Crowdsourcing and Open Street Maps

I think Open Street Map is going to become a really big thing.  Wikipedia-like.

What Wikipedia is to Britannica, Open Street Maps is to Teleatlas (provider for Google Maps).  Open Street Maps are end-user created maps.  Street or park missing in your new subdivision?  Just go and add it yourself – no need to wait for Google to map out your neighbourhood.

From what I’ve seen in the last 18 months, I think it will soon be the best, most current map of anywhere.  When I first checked my Toronto address, maybe 18 months ago, the street was mapped, but the street name was incorrect.  By about a year ago, my street was properly labelled, but the Ottawa neighbourhood I grew up in was not.  Now, not only do I see Ottawa suburbs completely mapped, but I see gravel roads in cottage country properly mapped and labeled.  Incredible progress in very little time.

Here’s a neat talk on information becoming accessible:
http://www.ted.com/talks/lang/eng/tim_berners_lee_the_year_open_data_went_worldwide.html
(shows how Haiti, which had no commercial maps at all, was completely mapped by volunteers following the earthquake).

Now, the Open Street Map map of my neighbourhood is far better than Google’s.  See how the walking trails are mapped near Yonge and Lawrence in the Open Street Map:
http://tools.geofabrik.de/

MapsCompared1-300x186

The map data is there, but the open tools aren’t quite there yet.  You can download the raw maps, but the software to view them is still pretty simple.  Also, easy to use routing / directions just isn’t there yet…

Old Video Games

Does anyone recognize this?

Wico Boss Joystick
Wico Boss Joystick

 

Whenever someone asks me if I play video games, I like to say that I stopped playing video games when they started taking up more than 2 floppy disks.  I think I was only a very casual gamer, and as games got bigger, one had to put more time and effort in to them to get more enjoyment out of them.

In any case, there are many emulators out there that allow one to play video games from all of the early game systems.  I had been using a Logitech game pad to play them, which, of course works great.  But when I saw this Wico Boss for sale at a thrift store a number of years ago, I just had to pick it up.  This particular joystick has an Atari style interface/connector, and will not plug into a modern PC.  One can build custom interfaces – there are many designs published on the Internet.  I built a parallel port adapter some time ago, and it worked great in Windows using the PPJoy driver.

I decided I wanted a USB interface such that the Boss would just appear like a regular joystick to a PC.  My initial plan was to gut a USB game pad, and use it to put together my own interface.  In the end, I decided to just pick up a pre-made Atari to USB adapter from raphnet.net.

Atari to USB Adapter from Raphnet
Atari to USB Adapter from Raphnet

I’ve been playing with it for a few days now – it’s a great way to re-visit games like Dig Dug.  While digging around for background on this and other joysticks, I came across the history of Wico.

A story about point and shoot cameras

In 2005, the cost of digital cameras had come down to the point where I could justify one.  I was looking for a point-and-shoot, and for just under $400, I picked up a 3.2 megapixel Canon A75.  It was a great camera – in truth, I didn’t need anything more.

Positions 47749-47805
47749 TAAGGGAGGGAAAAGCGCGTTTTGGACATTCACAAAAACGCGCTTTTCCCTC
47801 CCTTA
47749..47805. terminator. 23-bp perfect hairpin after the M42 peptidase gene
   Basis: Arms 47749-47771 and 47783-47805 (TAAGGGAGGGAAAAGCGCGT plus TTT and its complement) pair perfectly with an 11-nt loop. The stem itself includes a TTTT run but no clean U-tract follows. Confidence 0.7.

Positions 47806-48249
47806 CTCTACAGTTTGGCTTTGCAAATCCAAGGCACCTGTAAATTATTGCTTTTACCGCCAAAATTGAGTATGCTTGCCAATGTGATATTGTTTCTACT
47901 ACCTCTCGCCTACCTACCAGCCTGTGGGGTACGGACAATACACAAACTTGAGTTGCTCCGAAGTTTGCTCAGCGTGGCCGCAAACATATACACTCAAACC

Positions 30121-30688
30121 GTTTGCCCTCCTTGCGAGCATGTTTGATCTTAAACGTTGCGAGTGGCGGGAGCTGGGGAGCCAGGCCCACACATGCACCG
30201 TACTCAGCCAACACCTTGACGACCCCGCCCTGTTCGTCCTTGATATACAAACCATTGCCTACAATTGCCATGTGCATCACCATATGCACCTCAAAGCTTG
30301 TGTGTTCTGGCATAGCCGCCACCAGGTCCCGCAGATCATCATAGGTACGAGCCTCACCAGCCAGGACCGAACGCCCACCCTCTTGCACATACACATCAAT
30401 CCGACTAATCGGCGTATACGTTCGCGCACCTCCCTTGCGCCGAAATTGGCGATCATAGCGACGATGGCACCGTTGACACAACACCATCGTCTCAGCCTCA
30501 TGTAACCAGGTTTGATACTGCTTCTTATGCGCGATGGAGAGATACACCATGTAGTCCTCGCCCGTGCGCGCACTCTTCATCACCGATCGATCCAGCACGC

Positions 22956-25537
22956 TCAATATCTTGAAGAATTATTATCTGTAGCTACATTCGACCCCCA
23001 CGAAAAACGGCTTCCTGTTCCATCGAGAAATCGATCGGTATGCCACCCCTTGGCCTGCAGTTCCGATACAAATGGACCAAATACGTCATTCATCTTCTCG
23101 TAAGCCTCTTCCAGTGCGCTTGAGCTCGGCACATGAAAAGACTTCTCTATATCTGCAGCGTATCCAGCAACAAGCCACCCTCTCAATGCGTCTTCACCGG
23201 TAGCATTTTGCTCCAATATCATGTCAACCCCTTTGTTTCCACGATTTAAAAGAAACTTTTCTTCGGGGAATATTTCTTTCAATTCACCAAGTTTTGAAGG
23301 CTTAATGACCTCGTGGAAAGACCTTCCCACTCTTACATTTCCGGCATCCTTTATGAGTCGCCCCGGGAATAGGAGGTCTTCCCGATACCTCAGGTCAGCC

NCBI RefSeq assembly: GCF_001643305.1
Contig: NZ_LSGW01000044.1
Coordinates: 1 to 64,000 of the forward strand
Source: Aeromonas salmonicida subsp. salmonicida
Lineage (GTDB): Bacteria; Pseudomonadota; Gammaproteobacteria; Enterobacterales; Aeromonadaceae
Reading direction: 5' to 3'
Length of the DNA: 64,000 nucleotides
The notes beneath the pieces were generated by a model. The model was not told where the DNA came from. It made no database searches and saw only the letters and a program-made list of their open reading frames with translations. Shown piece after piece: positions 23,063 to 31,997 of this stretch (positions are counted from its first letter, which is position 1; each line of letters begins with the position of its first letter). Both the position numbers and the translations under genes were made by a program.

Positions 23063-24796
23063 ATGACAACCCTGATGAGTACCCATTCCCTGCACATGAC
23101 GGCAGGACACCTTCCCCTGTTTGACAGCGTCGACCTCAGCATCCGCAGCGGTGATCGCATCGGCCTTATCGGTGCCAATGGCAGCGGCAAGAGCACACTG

Two years later, my first daughter was born, and soon enough she was walking, then running, and the camera captured every moment.

It was a sad day when, late last year, the camera began to suffer from a manufacturing defect best described here:
[ecoustics.com]

Although I knew Canon would repair the camera for free under a recall, we were about to leave on a trip and could not wait. Without much research, we picked up a Fuji S1500. It cost less than we paid for the A75, but we figured there had been 5 years of digital camera product development, and figured pretty much anything would be fine.

We were dissappointed. It was significantly larger – noticeably so. It took some great photos outdoors – everything seemed really sharp, but indoors, it seemed not to do what we wanted. The video function, which worked, albeit with merely adequate quality on the A75, was almost not useable on the S1500. It seemed to constantly re-focus, and all you could hear on the audio track was the camera re-focusing as the video came in and out of focus.
We sent our now 5 year old Canon in for repairs, and it was repaired and shipped out, at no cost to us, the same day we dropped it off at the depot. We went back to using the A75.

My requirements are simple: I need a camera that is easy to carry, takes a photo when I click the shutter release such that a running two year old appears in the picture.  It needs to work great on “AUTO”. The photos have to look OK on screen.  Photos suitable for printing and beeing able to take the occasional video is a bonus.

Now, having played around with the S1500, and going back to the A75, we had a clearer idea of what we wanted in a new camera so in addition to the above requirements, we added the following criteria:

  • We wanted better indoor photos
  • We wanted a smaller camera that we wouldn’t mind having on hand (a camera phone would be ideal – but we haven’t seen one that met our subjective quality criteria)
  • We wanted less shutter lag

We narrowed it down to the Canon G11, Canon S90, Panasonic LX3 and Panasonic GF1.  Initially, the latter might not seem to belong in the same category – it costs several times more, but met our “great pictures” criteria, was small when used with the pancake lens, and could provide SLR-like capabilities if we chose build a collection of lenses.

In the end, they are all awesome cameras.  We decided we valued the size of the S90 over the functionality of the similar G11.  We decided for our purposes, the GF1 was overkill, and perhaps this segment of mirror-less SLR-like cameras would take off, ensuring the development of similar cameras in the entry-level SLR price range.

And, the deciding factor between the S90 and the LX3? We ended up with gift certificates for a store that didn’t stock the LX3.  Decision made.

I’ve been playing with the S90 for a week.  Click.  Great photo.  Just how I like it.